For the detection of eroded areas we used orthophotos from the official survey campaign of the federal state of Tyrol from the years 2000, 2004, 2007 and 2010 with a resolution of 25 cm (analogue camera) and 20 cm for 2010 (digital camera). Additional ortho-imagery between these dates is not available. Each image was taken at the beginning of September, except that of 2007, which was taken in early July [39]. Radiometric differences in the histograms between images can result from differences in sun angle, atmospheric effects, viewing geometry, and instrument response characteristics at the different capture dates [40]. The data provider had already performed radiometric corrections within each campaign, but a radiometric adjustment between the individual images of each year was still needed. The four orthophotos were radiometrically adjusted by applying histogram matching. In histogram matching a lookup table is determined that serves as a function to convert the histogram of one image and match it to the histogram of a second one. The orthophoto of 2004 serves as radiometric reference as it seems to present the best radiometrical correction.

4. Segmentation Workflow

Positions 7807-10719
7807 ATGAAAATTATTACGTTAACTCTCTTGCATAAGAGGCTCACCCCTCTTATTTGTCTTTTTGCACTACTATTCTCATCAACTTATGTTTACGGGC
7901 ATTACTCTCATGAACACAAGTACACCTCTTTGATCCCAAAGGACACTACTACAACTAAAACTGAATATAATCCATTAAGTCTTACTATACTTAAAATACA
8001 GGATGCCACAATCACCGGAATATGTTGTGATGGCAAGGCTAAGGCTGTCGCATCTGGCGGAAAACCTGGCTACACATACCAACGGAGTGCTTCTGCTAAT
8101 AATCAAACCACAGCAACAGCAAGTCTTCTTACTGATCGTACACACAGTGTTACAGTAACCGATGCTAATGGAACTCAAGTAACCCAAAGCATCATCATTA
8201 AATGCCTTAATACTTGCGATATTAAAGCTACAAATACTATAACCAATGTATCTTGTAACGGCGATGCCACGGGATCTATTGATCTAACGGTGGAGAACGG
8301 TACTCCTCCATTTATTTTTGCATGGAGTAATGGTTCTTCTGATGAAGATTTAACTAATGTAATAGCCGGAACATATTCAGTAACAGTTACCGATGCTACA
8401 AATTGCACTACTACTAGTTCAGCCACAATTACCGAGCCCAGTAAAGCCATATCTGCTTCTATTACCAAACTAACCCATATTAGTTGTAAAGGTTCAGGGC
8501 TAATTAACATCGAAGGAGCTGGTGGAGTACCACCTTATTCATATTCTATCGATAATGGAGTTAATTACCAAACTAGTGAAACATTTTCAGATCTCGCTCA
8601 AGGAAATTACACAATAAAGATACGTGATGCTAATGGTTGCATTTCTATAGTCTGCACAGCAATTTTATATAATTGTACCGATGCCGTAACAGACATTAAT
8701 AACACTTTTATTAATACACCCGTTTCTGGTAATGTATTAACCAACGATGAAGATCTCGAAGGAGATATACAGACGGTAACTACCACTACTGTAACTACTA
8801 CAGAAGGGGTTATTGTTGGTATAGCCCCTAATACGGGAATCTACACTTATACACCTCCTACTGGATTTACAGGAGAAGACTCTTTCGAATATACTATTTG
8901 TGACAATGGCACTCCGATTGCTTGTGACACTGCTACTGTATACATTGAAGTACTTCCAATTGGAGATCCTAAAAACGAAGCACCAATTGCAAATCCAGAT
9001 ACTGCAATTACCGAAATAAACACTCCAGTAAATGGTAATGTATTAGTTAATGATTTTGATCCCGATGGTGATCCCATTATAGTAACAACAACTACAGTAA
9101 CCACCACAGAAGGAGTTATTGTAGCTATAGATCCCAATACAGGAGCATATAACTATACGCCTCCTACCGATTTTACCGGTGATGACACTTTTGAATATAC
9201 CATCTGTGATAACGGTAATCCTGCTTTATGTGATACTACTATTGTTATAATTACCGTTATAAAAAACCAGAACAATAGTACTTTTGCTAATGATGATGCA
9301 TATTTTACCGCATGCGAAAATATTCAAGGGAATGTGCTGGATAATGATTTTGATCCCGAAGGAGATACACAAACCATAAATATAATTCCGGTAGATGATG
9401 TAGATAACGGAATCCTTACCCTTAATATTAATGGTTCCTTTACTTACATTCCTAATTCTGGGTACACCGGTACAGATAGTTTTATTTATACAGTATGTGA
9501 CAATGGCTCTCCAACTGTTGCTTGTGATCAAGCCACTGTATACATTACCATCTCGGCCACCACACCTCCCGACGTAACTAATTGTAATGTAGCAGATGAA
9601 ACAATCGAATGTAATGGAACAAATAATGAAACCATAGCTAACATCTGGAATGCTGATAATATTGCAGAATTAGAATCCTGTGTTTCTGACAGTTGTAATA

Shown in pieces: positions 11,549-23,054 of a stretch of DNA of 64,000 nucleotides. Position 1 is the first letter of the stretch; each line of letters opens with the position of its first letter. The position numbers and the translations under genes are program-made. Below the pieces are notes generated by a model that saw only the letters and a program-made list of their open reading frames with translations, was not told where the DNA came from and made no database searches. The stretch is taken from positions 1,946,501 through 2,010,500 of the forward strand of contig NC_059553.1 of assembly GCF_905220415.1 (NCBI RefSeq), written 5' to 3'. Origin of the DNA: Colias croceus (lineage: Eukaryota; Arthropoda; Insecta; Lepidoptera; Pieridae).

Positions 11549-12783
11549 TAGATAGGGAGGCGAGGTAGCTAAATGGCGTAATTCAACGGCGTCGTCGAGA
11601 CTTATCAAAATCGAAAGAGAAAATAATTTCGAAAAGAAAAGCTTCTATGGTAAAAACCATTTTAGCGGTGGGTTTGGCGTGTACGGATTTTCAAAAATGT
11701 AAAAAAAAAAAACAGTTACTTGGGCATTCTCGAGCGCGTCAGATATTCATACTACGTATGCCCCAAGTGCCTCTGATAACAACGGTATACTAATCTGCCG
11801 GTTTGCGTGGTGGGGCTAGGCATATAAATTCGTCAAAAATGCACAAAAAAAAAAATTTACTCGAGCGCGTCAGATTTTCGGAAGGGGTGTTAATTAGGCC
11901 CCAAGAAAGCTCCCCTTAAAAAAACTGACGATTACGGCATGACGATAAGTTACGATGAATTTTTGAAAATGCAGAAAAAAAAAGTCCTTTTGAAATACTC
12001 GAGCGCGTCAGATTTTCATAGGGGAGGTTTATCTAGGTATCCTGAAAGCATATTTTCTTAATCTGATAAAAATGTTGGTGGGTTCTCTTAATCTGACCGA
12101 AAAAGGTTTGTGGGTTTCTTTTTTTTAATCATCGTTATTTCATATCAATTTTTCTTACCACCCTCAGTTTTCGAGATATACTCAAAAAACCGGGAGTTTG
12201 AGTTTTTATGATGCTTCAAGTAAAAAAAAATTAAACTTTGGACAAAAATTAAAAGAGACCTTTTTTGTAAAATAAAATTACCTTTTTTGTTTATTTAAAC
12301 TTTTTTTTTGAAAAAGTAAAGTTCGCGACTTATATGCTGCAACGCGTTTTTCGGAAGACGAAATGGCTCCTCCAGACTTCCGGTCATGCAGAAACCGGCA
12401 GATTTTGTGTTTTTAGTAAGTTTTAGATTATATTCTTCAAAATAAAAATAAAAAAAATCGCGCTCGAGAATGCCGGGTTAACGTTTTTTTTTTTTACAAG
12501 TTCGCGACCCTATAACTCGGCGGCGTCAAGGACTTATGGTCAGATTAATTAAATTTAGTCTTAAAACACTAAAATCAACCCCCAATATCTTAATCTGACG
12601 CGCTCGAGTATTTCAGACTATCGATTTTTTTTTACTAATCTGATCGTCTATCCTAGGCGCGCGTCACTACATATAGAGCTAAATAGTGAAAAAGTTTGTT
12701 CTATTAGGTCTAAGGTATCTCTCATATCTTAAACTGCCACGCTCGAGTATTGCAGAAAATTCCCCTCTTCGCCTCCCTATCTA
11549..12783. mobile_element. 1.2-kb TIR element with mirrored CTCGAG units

The boundary of eroded areas (object of interest) does not appear as a clear line but as a smooth transition to grassland (background) due to uncertainties, e.g., from the limitations of sensor resolution and the relation between target scale and object size [33,41]. The implemented segmentation workflow takes these uncertainties into account.

In a first step a test site is pre-selected, which contains representative small and shallow eroded areas (Figure 2). A dynamic threshold is defined based on each single band of the RGB image. As it is difficult to find the ideal and definite threshold, a range of parameters is used to calculate a band of high probability of being a shallow eroded area. This is implemented by using dynamic threshold t(j) to separate brighter pixels of eroded areas from darker pixels of undisturbed meadows (Figure 3, Equation (1)):

t ( j ) = μ + σ × j
where j is the parameter steering the extent of the segmentation results, σ is the standard deviation of DNs and μ is the mean value of DNs within the test site (Figure 4(b,c)). The dynamic threshold is applied to each colour band separately. If a DN is larger than the dynamic threshold it is assigned the value 1, otherwise the value 0. The common detected area from all bands (i.e., where DN is equal to 1 in the red AND green AND blue bands) is extracted as a binary layer (layerdelineation) containing areas assigned with 1 for detected area (shallow erosion) and 0 for background (meadow).

Several layers are calculated within a defined range and step size of j. A fuzzy segment boundary is created by summing up the resulting layers for each value of parameter j. The summed up layers (∑ layerdelineation) represent the vagueness [34] for delineating eroded areas. Clear segment boundaries have a rather small transition area, while vaguer segment boundaries have a wider distribution between these minimum and maximum counts (Figure 4(b)).